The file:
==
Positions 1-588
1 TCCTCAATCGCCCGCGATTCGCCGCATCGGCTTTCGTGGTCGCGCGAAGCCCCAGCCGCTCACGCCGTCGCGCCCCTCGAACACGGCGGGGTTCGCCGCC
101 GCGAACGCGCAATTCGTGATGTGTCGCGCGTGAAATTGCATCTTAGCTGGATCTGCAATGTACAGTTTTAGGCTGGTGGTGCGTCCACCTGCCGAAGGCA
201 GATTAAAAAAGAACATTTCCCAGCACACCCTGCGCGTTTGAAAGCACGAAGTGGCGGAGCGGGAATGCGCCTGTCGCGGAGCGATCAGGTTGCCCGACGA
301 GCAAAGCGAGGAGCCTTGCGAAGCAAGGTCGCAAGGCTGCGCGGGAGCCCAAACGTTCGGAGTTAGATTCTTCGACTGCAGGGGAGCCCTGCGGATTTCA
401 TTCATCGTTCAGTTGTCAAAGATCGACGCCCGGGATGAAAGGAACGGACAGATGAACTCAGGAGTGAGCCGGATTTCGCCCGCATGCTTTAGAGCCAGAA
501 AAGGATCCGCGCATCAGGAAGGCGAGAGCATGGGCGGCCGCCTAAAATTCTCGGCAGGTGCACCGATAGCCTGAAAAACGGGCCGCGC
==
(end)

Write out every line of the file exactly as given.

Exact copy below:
Positions 1-588
1 TCCTCAATCGCCCGCGATTCGCCGCATCGGCTTTCGTGGTCGCGCGAAGCCCCAGCCGCTCACGCCGTCGCGCCCCTCGAACACGGCGGGGTTCGCCGCC
101 GCGAACGCGCAATTCGTGATGTGTCGCGCGTGAAATTGCATCTTAGCTGGATCTGCAATGTACAGTTTTAGGCTGGTGGTGCGTCCACCTGCCGAAGGCA
201 GATTAAAAAAGAACATTTCCCAGCACACCCTGCGCGTTTGAAAGCACGAAGTGGCGGAGCGGGAATGCGCCTGTCGCGGAGCGATCAGGTTGCCCGACGA
301 GCAAAGCGAGGAGCCTTGCGAAGCAAGGTCGCAAGGCTGCGCGGGAGCCCAAACGTTCGGAGTTAGATTCTTCGACTGCAGGGGAGCCCTGCGGATTTCA
401 TTCATCGTTCAGTTGTCAAAGATCGACGCCCGGGATGAAAGGAACGGACAGATGAACTCAGGAGTGAGCCGGATTTCGCCCGCATGCTTTAGAGCCAGAA
501 AAGGATCCGCGCATCAGGAAGGCGAGAGCATGGGCGGCCGCCTAAAATTCTCGGCAGGTGCACCGATAGCCTGAAAAACGGGCCGCGC